Re: Pentium 4 630 Tempatures
- From: nospam@xxxxxxxxxx (Paul)
- Date: Mon, 21 Nov 2005 20:20:35 GMT
In article <Xns9715687FE1028aguy4u2coxnet@xxxxxxxxxxxx>, John
> Thanks to all who replied,
> Glad to hear my temps are actually in the norm range for the 630.
> Paul, thank you for the info on the Sonata case, I'm sure my neighbor
> will not want to remove the front bezel. However your idea about
> removing the front filter is a good one. We may want to try to remove
> the air filter and see how much that will help. The case is up on a desk
> and not on the floor so it should do OK without the filter.
> I did mount the disk drive in the lowest drive bay and did see where an
> additional fan can be attached to the inside of the drive cage. I
> wonder if it would be worth the trouble and cost to get another fan and
> install it there. It is so far away from the front of the case wonder if
> it would actually pull in more cold air or just stir up the air inside
> the case?
> Fans are inexpensive, so guess we could add the second fan to the drive
> cage and see what the CPU temps do. If nothing else, the video card
> should benefit from the extra air flow it since it is one of the
> Gigabyte 6600 units with the passive heat pipes and no fan.
The bezel is more of a factor than the filter. Removing the bezel
gives you about 6 square inches of extra vent holes, which the
case badly needs. (Another option, would be to "Swiss Cheese" the
bezel - I've done that to external hard drive enclosures, by
drilling a series of holes on the bottom of the units neat the front,
where you cannot see them. Several styles of hard drives enclosures
I've used, have a fine little fan in the back, and virtually no holes
in the rest of the enclosure to allow air to crossflow.)
If you want to try a simple experiment, you can pop out the plastic
covers on two bays in the front of the computer. That will at least
give you a quick demo of how much difference more vent area makes.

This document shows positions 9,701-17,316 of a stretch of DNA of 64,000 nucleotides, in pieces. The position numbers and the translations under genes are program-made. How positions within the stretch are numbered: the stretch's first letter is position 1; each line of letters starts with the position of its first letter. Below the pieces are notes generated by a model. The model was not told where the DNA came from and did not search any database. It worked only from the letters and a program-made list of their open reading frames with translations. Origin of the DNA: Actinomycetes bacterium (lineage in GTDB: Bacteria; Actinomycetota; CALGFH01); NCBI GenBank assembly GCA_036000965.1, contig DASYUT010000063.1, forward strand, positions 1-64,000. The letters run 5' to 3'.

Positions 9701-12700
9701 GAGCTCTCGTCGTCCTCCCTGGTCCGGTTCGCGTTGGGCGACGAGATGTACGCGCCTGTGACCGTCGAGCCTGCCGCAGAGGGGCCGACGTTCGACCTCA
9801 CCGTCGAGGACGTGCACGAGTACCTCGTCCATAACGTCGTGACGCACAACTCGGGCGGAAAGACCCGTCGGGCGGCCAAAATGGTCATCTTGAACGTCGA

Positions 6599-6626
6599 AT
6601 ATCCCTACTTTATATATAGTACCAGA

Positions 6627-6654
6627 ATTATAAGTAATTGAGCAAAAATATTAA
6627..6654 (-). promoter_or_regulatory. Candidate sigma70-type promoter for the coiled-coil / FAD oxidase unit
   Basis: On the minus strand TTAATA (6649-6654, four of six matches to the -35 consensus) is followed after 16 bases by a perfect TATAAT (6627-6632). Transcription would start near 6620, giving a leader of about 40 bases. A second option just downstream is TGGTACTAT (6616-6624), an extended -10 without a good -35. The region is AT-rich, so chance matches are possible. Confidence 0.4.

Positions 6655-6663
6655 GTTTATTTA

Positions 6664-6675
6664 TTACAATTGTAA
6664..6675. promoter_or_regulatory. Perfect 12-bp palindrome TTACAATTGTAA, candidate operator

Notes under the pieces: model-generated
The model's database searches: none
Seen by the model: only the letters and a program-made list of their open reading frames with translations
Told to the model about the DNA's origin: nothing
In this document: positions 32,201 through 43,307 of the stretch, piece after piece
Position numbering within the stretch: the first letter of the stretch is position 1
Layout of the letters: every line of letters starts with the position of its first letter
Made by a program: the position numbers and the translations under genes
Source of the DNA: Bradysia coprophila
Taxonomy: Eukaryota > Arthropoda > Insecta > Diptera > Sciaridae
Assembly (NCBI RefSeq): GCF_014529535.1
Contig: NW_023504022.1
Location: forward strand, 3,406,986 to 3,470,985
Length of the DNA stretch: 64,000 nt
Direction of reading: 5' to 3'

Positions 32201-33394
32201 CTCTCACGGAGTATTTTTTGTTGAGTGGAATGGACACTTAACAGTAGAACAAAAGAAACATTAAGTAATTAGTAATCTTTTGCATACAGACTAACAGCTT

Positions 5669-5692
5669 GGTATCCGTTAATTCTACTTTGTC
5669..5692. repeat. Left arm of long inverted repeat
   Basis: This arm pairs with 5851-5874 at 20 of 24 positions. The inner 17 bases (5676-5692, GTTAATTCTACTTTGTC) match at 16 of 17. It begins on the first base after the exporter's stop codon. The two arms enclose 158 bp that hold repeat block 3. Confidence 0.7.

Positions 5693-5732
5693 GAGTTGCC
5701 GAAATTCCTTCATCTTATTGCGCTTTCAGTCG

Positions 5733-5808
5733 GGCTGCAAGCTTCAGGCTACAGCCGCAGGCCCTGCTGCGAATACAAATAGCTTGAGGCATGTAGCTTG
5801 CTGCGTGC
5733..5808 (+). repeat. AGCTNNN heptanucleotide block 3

Those covers should be easy to put back after you've tried
the experiment, while removing and putting back the bezel would
be more work.
If you consider the build you did for the neighbour, to be
a "pro" build, you might consider changing computer cases.
Find another case that has a bit better venting strategy,
like maybe a side duct with fan, as that could help keep the
processor cool. A bigger case, with more room around the
processor, has also been known to help (some CPU cooling
problems are cause by stale air getting trapped around the
CPU area - if the hot air cannot get away from the HSF, it
cannot cool well).
Normally, my answer to questions about CPU cooling, would be
not to worry about it too much. But, the thing is, with the
Intel processors, they throttle at about 70C, and the latest
processors have THERMTRIP set at 20C higher than that, and
that means the computer will shut down if the processor
hits 90C. To stay out of "throttle country", you've got to
have good enough cooling, so that when Prime95 torture test
is running, the processor is at say < 65C. That should be far
enough from 70C, so that the user never sees a performance
degradation due to throttling.
There are three temperatures that are key to thermal
performance. The processor temperature, the case air
temperature, and the ambient room temperature. If the
room is hot, then the other two will also increase.
The CPU cooler can only do its job, if the air in the
computer case is cool too. If the air in the computer
case is hot, the world's largest HSF assembly won't help.
And that is why, when you have a cooling problem, you have
to look at the case air temperature, and the CPU temperature,
to decide whether it is cheaper to improve the case cooling,
or cheaper to buy another HSF for the CPU. A well cooled case
is allowed to be about 7-10 degrees C hotter than the room,
with the preference being the cooler of those two numbers.
Some cases are 20 C hotter than the room, which means the
poor CPU HSF doesn't have a chance to work. Even an
XP-120 couldn't keep the CPU cool, if the case air temp is
- Prev by Date: Re: A7V and Athlon 1.4GHz?
- Next by Date: Re: Help P4c800DE
- Previous by thread: Re: Pentium 4 630 Tempatures
- Next by thread: Re: Pentium 4 630 Tempatures